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24 September 2014

Harmful Opportunity

Autumn's here again. The nights are getting longer. The trees are turning golden. And my inbox is filling up with wonderful 'opportunities' for journalism students to generate free copy for speculative startup websites.

Now I live in the real world, and I know how important work experience is to getting a job.

Getting graduates into jobs is, in fact, the only reason I do what I do. The joy of reading endless platitudes on the state of the news industry dutifully cut, pasted and Harvard referenced in the 'reflective reports' appended to otherwise straightforward practical assignments doesn't come into it. No really. It doesn't.

But I do get pigged off when I see students exploited, especially when the supposed 'opportunity' is actually harmful to their prospects of getting work later. Here's why.

I'd like to reproduce a typical email soliciting copy. I've had to make a few changes.

Names have been altered, of course, to disguise sources. I've also run it through a translation program. This one's a bit unusual in that it translates 'Bullcrap > English' so you don't have to. I've then appended my reply.

"Hi there, Course Leader!

It's the start of a new academic year and my mates and I thought it would be a great wheeze to start a cool website aimed at freshers! There's loads of youth brands out there wanting to pay me to catch the eye of kids, y'know, pockets stuffed with loan cheques and all those tenners tearfully handed over by grandparents, if I can just get them to visit the site!!

But there's a problem :(. I need compelling content. I had a go at writing some but this journalism lark isn't as easy as I thought LOL so that's where your students come in!
I mean, they must be, like, writers to be accepted for your course and if they'd just create some ace compelling content for free - I'll put it on the site! W00t!! Can't do fairer than that, can I, and it's so great for their CV!!!

They just need to write about what it's like being a student for other students - all, like, streetwise and trendy - and that'll boost their employability no end! Anyway - must dash - a Reddit's just pinged on my Tumblr and I've not Instagrammed my analytics for at least five minutes so ciao!!!!

Annabelle Chancer (Ms)
Group Vice President and CEO,
Galactic Studentastic XP Allidocious Branding Corp (Pudsey)"

Dear Ms Chancer,

Thank you for taking the trouble to write. I won't be putting my students forward for this opportunity.

First, have you any idea at all how many people are trying to get free copy this way? I must get half a dozen emails a week. I've written before about the criteria by which we decide who to engage with, so I won't repeat all that. I'm sure you know how to follow a hyperlink, you've made a career out of it.

What I'm specifically concerned about here, though, is the idea of getting students to write for other students about student issues. Wrong on every level.

The biggest challenge facing a 21 year old in their first newsroom role is writing for an audience very different to themselves. On a local paper or a BBC local radio station the audience will be much older than they are to start off with. A twentysomething must learn very quickly, and ideally whilst still at university, to look at the world through a fiftysomething's eyes.

But that's not the half of it.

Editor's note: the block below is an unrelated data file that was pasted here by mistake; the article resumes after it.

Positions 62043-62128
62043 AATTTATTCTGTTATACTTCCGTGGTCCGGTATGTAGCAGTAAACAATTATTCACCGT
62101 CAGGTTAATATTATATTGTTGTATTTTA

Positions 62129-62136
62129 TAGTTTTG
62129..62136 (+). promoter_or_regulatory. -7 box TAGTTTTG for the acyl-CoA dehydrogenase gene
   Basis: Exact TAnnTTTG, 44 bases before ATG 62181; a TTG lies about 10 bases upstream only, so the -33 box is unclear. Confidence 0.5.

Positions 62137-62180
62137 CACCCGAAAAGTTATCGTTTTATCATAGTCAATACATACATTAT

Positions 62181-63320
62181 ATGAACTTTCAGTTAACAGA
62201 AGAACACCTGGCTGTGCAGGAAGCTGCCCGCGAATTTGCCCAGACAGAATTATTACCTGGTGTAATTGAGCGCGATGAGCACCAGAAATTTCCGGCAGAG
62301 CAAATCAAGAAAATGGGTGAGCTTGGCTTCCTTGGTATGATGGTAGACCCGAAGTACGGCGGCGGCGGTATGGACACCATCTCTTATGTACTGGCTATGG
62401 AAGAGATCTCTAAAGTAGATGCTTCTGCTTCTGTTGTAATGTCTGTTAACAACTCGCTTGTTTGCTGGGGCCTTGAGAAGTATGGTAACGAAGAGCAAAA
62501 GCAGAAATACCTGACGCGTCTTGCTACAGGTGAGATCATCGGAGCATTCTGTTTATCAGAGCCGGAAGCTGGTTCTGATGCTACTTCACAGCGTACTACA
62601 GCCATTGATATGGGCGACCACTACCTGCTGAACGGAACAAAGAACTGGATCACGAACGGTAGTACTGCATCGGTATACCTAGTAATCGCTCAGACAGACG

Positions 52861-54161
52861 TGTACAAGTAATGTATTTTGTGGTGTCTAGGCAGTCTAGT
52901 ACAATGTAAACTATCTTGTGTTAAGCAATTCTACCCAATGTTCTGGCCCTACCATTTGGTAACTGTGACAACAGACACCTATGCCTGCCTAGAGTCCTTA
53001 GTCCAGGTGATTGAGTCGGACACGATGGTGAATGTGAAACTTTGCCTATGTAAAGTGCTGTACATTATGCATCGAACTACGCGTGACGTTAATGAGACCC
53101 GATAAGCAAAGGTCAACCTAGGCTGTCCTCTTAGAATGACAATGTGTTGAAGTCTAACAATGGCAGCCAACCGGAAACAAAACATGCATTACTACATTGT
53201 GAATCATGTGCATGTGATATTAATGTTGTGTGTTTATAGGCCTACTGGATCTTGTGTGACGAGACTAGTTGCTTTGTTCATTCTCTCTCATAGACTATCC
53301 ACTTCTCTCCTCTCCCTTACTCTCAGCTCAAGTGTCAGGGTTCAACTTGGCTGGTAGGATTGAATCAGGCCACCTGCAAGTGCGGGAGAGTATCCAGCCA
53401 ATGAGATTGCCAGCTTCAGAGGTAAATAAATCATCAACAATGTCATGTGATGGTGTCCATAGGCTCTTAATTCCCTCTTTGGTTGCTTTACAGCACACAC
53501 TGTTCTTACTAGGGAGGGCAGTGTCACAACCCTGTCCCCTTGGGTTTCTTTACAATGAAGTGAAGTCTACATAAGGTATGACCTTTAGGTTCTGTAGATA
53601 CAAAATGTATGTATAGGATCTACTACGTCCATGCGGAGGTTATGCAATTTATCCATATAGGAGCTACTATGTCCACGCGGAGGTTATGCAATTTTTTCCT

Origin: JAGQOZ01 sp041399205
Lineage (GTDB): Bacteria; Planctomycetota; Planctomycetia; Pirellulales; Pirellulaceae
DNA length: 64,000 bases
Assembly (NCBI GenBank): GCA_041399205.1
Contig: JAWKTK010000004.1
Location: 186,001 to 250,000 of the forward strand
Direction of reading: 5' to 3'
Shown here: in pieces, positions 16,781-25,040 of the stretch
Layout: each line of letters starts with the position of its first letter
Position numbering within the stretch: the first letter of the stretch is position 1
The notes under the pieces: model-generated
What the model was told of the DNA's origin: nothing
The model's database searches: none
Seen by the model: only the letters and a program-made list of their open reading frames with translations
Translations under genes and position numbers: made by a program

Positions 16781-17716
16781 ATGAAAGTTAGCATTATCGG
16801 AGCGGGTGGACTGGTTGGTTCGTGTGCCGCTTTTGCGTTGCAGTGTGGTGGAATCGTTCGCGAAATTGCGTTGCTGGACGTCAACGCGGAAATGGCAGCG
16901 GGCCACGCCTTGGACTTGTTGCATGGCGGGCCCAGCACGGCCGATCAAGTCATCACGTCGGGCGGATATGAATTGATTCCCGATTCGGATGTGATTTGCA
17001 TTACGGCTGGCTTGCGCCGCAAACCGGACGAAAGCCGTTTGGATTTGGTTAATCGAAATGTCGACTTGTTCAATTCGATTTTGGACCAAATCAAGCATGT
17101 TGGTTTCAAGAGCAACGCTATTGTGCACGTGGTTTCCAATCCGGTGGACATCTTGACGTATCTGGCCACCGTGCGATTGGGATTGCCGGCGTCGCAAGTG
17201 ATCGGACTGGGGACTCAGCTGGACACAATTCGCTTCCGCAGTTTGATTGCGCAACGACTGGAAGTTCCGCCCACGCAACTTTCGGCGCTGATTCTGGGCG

Now that journalism is, to all intents and purposes, a graduate-entry profession people who only a few short months ago were students will be writing for an audience many of whom, irrespective of age, didn't go to university at all. Those automatic references to boring lectures and late nights and shared housing will be totally alien to a majority of those reading the output. Such inside-out thinking needs to be eliminated from trainee journalists at a very early stage. Writing the copy you ask for would just reinforce bad habits.

Then there's the whole idea of house styles and writing for publications - horror of horrors - that might advocate political views from, for instance, right of centre. Just about all students (and to be fair, a proportion of their lecturers) are firmly convinced journos believe every word they write. Personally, sincerely, fervently. They don't.

If a professional journo is told a particular outlet's editorial policy is in favour of free love, legalising dope, voting UKIP or culling unicorns they simply amend their writing accordingly, just as they read the style guide to familarise themselves with the house treatment of capitalisation and presentation of numbers.

A decent freelance should be able to switch between writing for the Guardian or the Telegraph at will. Those who are really good might even be able to master the skills needed to write fluent Sun. Much harder than career academic PhDs could ever imagine.

Getting students to write about student issues is probably the worst thing possible for their professional development. They need to be out of their comfort zones, off campus, getting real stories from real people in real communities; learning to win the confidence of and get a killer quote from people who don't share the same world view or the same social circles as their interviewer.

I have to listen to their first hesitant radio efforts and believe me, if I get one more 'story' about student safety, binge drinking, a new band just starting or sexually transmitted diseases obtained by 'interviewing' their mates (the interview, that is, not the diseases) I'll go spare.

So thanks, but no thanks. Unless you're paying, of course, so my students don't have to pull pints or brew coffee to see themselves through their studies?

Thought not, silly question.

Yours sincerely,

Richard


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